Over the last 50 years, racing has trended towards "speed" to the detriment of "stamina." The obvious casualty of the speed bias is non-sprint race distances. And over the past half-century, we've seen more and more tracks re-defining their signature races by cutting the distance asked of the runners. More insidiously, everyday races -- claiming contests, allowance races, lower level stakes -- are regularly shortened to attract today's sprint-favoring Thoroughbreds.
Now, the "classic" distances of 10 and 12 furlongs haven't disappeared from track schedules. The problem is, most races carded at these distances are written for Classic-quality horses. What about the horses that run a grade or two (or more) below this level of competition? If a horse is bred as a router but doesn't rise to the level of big stakes, trainers have two options: don't run him, or enter him in races that are a poor aptitudinal fit. Raise your hand if you think most trainers choose option "A."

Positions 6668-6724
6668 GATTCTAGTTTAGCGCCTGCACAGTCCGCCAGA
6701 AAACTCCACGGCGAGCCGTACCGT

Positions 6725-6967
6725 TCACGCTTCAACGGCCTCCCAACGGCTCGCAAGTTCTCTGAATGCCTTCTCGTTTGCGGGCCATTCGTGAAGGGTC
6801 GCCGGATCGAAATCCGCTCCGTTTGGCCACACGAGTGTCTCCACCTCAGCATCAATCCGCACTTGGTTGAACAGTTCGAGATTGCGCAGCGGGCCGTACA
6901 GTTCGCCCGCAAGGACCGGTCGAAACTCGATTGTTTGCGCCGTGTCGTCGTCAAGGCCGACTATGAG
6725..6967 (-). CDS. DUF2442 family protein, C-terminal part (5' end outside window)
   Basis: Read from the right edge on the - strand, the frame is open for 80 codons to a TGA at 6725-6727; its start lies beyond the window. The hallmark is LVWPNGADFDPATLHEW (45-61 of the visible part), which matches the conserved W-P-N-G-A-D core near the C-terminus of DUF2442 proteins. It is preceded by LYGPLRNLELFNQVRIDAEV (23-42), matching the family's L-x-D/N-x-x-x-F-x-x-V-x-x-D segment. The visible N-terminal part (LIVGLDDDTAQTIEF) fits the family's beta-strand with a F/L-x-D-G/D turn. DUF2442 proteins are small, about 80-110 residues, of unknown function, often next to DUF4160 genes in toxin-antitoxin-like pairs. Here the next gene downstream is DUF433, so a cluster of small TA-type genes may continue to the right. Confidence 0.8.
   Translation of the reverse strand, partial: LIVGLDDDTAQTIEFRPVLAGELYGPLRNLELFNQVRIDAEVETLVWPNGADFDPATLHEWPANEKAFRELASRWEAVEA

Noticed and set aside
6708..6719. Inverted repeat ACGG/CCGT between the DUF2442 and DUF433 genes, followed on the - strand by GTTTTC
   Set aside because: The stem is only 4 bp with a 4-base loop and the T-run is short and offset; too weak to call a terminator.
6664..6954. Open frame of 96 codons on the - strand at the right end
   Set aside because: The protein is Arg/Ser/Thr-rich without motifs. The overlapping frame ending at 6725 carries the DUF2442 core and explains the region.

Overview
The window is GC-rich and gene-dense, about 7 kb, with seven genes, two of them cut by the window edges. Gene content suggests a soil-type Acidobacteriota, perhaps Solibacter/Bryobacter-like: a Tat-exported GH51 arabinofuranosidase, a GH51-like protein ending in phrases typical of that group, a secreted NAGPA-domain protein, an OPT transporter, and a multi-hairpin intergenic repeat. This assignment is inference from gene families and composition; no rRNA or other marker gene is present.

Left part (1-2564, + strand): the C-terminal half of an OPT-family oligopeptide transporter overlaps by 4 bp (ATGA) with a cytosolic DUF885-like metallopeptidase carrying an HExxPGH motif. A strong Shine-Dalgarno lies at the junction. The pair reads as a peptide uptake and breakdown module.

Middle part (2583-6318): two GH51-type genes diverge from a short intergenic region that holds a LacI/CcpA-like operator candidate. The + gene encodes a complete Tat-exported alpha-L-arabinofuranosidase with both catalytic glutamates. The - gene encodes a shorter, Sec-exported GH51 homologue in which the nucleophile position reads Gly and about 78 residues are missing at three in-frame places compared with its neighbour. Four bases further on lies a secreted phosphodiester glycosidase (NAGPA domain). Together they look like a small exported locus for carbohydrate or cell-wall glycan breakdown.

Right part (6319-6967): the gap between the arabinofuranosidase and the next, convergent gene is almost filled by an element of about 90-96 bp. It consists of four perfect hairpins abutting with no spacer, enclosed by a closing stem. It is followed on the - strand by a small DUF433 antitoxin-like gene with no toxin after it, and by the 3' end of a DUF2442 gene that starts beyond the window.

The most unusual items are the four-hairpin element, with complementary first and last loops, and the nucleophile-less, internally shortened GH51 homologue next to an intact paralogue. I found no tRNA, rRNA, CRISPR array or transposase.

The truth is, simple economics force trainers to run horses in sprints if distance races aren't available. I blame this reality for a lot of the breakdowns and ever-present injuries that plague the sport. Sprints are all-out efforts that are torture on muscles and joints.
The Thoroughbred was developed over several hundred years -- tracing back well beyond the beginnings of the breed as it's known today, to the war horses that are the distant ancestors of even the first names in the Thoroughbred Stud Book -- to combine speed with stamina. Physiologically, that's what they're built to do -- what breeders developed in them over dozens and scores of generations. Now, in the course of a handful of generations, we've changed the rules and have bred Thoroughbreds to be fragile, light-boned animals that combine speed with more speed.
Kudos to tracks that card longer races. Keeneland's ongoing April meet (schedule) actually saw several race distances increase this year. A lot of folks on the ground floor and in the middle echelons of the racing establishment have been grumbling over the past decade. It seems we might have reached a point where those voices are being heard.
Next, I'd like to start seeing $20,000 claiming races run at 11 furlongs, and allowance contests for 4yo+ mares and fillies going 2 miles.
Then, breeders would have a good reason to seek out stamina-oriented and sound bloodlines.